phantasm

noun
phan·​tasm | \ˈfan-ˌta-zəm \
variants: or less commonly

Definition of phantasm 

1 : a product of fantasy: such as

a : delusive appearance : illusion

b : ghost, specter

c : a figment of the imagination

2 : a mental representation of a real object

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Other Words from phantasm

phantasmal \ fan-​ˈtaz-​məl \ adjective
phantasmic \ fan-​ˈtaz-​mik \ adjective

Did You Know?

The root "phan" comes from Greek verbs that mean "to appear or seem" or "to present to the mind." Does "phan" bring to your mind any other English words, in addition to "phantasm"? Indeed, this root appears in several English words that have to do with the way things seem or appear rather than the way they really are. Phantasmagoria and diaphanous are examples. Also from this root are words such as "fanciful" and "fantasy," in which the imagination plays an important part.

Examples of phantasm in a Sentence

frightened by the phantasms of his own making believed that she'd seen the phantasm of her father on the anniversary of his death

Recent Examples on the Web

That is, if temple history buffs can raise $500,000 to bring this different kind of phantasm completely into the light. Maria L. La Ganga, idahostatesman, "What’s behind ’60s-era paneling at El Korah Shrine? A ballroom’s worth of ’20s art.," 12 July 2018 But when the team practices in Alexandria, that bullet hole will serve as a dark reminder of the phantasms which long haunt Eugene Simpson Stadium. Chad Pergram, Fox News, "GOP unfinished business on the ball diamond," 26 Apr. 2018 Entire families of the hairy monsters apparently traveled the base’s buildings and corridors, appearing and disappearing at will, and to the bewilderment of base police sent chasing after the phantasms. Aaron Gilbreath, Longreads, "The Known Unknown: Tales of the Yucca Man," 25 Apr. 2018 As Susan Owens highlights in her new cultural history of ghosts, phantasms and spirits have assumed many guises and taken up numerous causes over the millennia. The Economist, "The evolution of the ghost," 28 Oct. 2017 There’s about a second of silence as if everyone were holding their breath — then, bam, the room explodes in a phantasm of whirling red lights and soaring music and everyone crying out all at once and lifting their hands in the air. Heather Chaplin, Cosmopolitan, "The Steamy Hookup That Saved Me After My Marriage Died," 7 Sep. 2017 Over the years many have reported glimpsing ghosts and phantasms amid the shadows of this labyrinthine mansion, with its 10,000 windows, 2,000 doors, 47 fireplaces, 40 staircases, 13 bathrooms and nine kitchens. Karen D'souza, The Mercury News, "Helen Mirren, filming in San Jose, marvels at ‘inspiring’ Winchester Mystery House," 5 May 2017 As for Patty Hearst herself, Toobin treats her as a person, not a tabloid phantasm. Dana Spiotta, New York Times, "The Run of Her Life: Jeffrey Toobin on the Odyssey of Patty Hearst," 10 Aug. 2016 The Thing (1982) Invasion of the Body Snatchers (1956) The Omen (1976) PhantasmHalloween (1978) Friday the 13th American Werewolf in London Nightmare on Elm Street (1984) Michelle Diane Mccrary, WIRED, "Introduction to Horror Films — Part 1," 31 May 2012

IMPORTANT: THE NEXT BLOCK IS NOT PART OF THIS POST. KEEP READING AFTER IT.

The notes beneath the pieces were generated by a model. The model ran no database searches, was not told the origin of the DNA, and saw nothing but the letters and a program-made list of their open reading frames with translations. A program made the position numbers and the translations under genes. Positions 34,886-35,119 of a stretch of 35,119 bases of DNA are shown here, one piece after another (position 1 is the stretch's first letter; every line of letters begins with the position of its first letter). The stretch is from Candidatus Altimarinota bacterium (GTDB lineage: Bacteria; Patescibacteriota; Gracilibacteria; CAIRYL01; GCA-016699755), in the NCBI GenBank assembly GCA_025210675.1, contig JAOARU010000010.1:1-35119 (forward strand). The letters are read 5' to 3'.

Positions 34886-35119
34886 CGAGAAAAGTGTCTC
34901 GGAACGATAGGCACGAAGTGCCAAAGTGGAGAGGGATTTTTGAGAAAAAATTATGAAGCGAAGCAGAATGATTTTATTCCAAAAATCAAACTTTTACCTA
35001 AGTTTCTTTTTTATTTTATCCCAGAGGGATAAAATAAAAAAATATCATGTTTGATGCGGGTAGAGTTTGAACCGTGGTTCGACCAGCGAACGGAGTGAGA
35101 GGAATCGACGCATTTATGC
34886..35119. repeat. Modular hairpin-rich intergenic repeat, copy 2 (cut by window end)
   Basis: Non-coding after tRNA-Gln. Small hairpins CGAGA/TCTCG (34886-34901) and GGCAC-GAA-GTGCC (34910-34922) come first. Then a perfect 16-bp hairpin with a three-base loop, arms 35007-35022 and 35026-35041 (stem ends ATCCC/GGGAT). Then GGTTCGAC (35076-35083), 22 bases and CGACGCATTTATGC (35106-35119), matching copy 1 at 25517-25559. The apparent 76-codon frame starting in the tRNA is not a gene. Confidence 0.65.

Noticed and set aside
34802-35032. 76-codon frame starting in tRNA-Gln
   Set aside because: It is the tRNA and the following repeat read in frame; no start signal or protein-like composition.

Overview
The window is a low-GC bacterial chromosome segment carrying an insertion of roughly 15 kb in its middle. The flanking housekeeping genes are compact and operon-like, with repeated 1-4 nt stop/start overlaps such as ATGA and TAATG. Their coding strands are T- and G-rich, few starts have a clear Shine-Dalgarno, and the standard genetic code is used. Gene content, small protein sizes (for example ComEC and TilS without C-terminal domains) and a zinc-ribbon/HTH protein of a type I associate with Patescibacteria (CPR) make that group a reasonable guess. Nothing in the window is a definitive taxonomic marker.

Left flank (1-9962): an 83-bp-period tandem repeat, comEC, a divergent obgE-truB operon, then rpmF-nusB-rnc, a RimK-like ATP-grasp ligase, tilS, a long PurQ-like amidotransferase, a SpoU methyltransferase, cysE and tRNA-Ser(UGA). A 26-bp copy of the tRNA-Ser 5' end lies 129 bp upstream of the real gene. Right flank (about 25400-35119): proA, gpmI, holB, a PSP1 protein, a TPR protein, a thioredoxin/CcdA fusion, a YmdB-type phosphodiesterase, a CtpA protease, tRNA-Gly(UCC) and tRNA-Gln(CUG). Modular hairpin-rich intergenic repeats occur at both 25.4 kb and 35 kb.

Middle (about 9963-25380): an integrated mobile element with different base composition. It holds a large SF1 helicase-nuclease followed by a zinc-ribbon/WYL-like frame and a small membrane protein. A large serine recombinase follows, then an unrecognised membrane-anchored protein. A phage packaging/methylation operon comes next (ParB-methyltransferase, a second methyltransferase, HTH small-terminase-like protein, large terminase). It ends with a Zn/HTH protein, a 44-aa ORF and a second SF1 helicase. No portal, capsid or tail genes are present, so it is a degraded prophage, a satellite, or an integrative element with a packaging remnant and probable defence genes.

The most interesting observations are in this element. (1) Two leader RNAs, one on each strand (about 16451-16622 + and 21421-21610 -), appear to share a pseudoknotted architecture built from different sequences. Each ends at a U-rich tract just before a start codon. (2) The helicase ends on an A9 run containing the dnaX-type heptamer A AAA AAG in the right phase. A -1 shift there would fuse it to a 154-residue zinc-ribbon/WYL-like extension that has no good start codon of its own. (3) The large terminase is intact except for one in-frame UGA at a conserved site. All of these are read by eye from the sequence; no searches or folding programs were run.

These example sentences are selected automatically from various online news sources to reflect current usage of the word 'phantasm.' Views expressed in the examples do not represent the opinion of Merriam-Webster or its editors. Send us feedback.

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First Known Use of phantasm

13th century, in the meaning defined at sense 1

History and Etymology for phantasm

Middle English fantasme, from Anglo-French fantosme, fantasme, from Latin phantasma, from Greek, from phantazein to present to the mind — more at fancy

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Time Traveler for phantasm

The first known use of phantasm was in the 13th century

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More Definitions for phantasm

phantasm

noun

English Language Learners Definition of phantasm

: something that exists only in a person's mind

phantasm

noun
phan·​tasm | \ˈfan-ˌtaz-əm \

Medical Definition of phantasm 

1 : a figment of the imagination or disordered mind

2 : an apparition of a living or dead person

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